As most of you know, it's not easy being a birder when the majority of average folks cannot understand what would posses someone to spend hours in front of a pond looking at a duck. Oh sure, ducks are pretty and all, but the average Joe takes a look, admires it's beauty for a second and moves on to their destination. Not a birder of course. The birder's heart skips a beat as they fumble for their binoculars for a closer look. If it's a rare duck, it is even better and out comes the field guide, notebook and maybe a camera for evidence of the find.
Monday morning at the office is the worst. The first thing everyone asks when you arrive there is what did you do this weekend. Most people will talk about Jr's soccer practice, their bargain buys at the mall or a new record in speed walking, not so for the birder. The birder has a smile on their face as they tell everyone they went looking for Woodcocks on Saturday night. The coworkers look at the birder with a look of confusion and slight embarrassment as they have no idea what a Woodcock is. The birder realizes the confusion and tries to explain the bird and how it peents at night to attract female admirers. Halfway through the sentence, the birder sees the co-workers cheeks blush a shade of crimson and they give up and tell them to forget it as they run into their office grateful for solitude.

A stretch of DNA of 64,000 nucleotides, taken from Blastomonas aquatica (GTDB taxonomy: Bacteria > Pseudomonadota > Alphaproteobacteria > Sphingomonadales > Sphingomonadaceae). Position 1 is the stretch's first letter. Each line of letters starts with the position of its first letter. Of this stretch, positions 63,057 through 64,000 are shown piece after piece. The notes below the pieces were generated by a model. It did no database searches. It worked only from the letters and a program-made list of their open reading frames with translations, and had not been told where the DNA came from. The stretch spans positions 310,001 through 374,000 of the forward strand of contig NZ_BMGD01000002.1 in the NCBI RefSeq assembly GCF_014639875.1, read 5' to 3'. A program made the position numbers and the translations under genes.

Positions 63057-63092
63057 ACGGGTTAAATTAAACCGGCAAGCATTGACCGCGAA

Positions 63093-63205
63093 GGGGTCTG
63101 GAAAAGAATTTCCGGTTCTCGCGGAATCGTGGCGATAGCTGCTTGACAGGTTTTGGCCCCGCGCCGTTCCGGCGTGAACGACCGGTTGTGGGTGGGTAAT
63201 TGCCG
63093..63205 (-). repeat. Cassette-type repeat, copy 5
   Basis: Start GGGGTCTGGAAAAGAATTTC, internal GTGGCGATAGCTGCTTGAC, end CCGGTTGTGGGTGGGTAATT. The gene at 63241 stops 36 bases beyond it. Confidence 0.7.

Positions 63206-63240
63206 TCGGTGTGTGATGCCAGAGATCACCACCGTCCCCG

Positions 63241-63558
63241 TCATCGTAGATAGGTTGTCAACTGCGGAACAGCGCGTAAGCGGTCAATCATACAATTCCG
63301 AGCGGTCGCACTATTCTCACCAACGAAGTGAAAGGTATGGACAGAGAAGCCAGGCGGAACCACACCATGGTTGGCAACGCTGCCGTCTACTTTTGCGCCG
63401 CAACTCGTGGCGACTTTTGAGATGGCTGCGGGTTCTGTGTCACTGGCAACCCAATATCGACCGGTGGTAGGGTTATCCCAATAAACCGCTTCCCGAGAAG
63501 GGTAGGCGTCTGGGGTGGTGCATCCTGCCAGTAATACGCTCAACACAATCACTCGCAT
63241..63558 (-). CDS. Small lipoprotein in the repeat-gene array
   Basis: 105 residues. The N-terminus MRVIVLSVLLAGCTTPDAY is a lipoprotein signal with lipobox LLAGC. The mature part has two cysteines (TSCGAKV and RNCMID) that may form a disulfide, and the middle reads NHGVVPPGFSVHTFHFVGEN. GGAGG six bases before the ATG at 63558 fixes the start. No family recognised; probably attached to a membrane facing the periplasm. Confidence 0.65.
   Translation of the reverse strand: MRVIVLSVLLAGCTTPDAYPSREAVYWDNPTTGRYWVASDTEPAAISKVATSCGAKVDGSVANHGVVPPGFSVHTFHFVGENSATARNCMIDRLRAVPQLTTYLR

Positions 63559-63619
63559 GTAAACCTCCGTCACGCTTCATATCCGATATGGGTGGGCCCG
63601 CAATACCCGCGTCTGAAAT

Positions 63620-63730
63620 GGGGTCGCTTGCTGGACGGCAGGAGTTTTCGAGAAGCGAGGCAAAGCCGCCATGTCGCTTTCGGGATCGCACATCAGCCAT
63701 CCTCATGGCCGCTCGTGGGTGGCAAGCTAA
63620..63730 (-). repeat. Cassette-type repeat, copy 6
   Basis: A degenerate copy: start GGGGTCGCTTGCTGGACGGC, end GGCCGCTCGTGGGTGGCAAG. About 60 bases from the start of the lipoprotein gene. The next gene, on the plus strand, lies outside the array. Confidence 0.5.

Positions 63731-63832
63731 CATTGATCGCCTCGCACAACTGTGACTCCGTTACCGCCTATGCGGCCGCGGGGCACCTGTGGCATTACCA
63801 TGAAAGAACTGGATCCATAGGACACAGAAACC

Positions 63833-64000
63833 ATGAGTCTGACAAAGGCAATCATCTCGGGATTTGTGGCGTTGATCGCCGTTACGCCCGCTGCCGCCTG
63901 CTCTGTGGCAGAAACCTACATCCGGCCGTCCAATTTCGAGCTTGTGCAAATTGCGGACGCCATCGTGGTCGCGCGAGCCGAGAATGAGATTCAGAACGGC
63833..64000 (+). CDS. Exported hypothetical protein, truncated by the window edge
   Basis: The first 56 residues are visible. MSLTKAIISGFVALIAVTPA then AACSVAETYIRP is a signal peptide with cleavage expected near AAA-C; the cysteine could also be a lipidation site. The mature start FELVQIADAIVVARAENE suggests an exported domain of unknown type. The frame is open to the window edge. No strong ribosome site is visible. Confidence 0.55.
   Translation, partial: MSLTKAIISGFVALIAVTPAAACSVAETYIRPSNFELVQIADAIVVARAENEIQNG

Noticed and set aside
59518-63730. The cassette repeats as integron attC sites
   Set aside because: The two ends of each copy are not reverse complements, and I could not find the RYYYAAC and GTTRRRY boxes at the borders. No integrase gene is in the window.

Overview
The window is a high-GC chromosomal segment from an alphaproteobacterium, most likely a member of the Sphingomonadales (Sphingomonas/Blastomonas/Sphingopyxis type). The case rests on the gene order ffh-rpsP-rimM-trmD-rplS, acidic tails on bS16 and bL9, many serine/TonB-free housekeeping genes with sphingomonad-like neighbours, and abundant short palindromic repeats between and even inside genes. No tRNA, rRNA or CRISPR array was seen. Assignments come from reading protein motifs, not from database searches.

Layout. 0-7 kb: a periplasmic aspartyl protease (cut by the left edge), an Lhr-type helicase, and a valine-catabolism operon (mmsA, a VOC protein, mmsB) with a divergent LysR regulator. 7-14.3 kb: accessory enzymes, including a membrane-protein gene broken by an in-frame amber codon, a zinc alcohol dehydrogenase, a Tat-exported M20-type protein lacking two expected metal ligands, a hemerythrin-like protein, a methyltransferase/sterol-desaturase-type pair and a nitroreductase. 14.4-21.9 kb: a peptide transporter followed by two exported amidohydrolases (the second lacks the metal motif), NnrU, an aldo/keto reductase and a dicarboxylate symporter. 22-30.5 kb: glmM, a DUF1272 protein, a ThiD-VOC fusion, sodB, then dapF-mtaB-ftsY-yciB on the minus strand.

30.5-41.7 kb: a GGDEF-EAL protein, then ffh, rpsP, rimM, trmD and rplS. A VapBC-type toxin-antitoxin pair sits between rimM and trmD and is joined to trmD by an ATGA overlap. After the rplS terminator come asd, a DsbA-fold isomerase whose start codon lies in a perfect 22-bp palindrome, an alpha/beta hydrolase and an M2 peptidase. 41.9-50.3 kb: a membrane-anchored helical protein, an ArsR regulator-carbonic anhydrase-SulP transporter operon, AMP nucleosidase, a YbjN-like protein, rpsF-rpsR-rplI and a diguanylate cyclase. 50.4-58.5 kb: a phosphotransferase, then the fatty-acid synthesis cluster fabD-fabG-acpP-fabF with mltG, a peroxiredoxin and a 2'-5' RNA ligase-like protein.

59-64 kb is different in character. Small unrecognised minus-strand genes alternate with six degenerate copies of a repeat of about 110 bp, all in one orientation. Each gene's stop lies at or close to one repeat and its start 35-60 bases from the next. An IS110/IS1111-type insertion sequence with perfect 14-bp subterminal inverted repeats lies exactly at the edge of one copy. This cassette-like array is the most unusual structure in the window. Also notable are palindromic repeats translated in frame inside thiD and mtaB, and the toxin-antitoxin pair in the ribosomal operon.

So, with all of that said, it was nice to meet up with people who like to bird and don't think of you as a freak. The best thing about it was the fact that many of these people have decades of birding behind them and can teach the new birder a lot of new things they would not have learned easily on their own.
Our last stop was to Wachusett Reservoir to see if we could see the Bald Eagle's nest.
Last but certainly not least is the Common Loon. Looking at this gorgeous creature dive for fish reminds you that there is nothing common about a bird as handsome as this one. While this is not a life bird for me, I never put it on my bird list until now. I faintly remember this bird when I was a small child visiting my grandmother's cottage on a lake in New Hampshire. Every morning we would run out to play and swim and I could hear them on the lake and my grandmother would loudly exclaim here come the loons again! I asked my cousin why they were called loons and she told me in an authoritative manner that it was because they were loony whenever they entered the lake. I would sit there for many long periods of a time watching them land in search of lunacy. The funny thing was I never saw it, all I saw was beauty. Perhaps I was a birder even back then but it took me 30 years to recognize it.
It was a great experience and one I can't wait for again. There are a lot of trips planned in the upcoming weeks and I am hoping to make some of them. These trips are open to the public and if you are from around the Central Mass area, I encourage you to join in on the fun. You will meet a lot of nice people and see a lot of new birds!!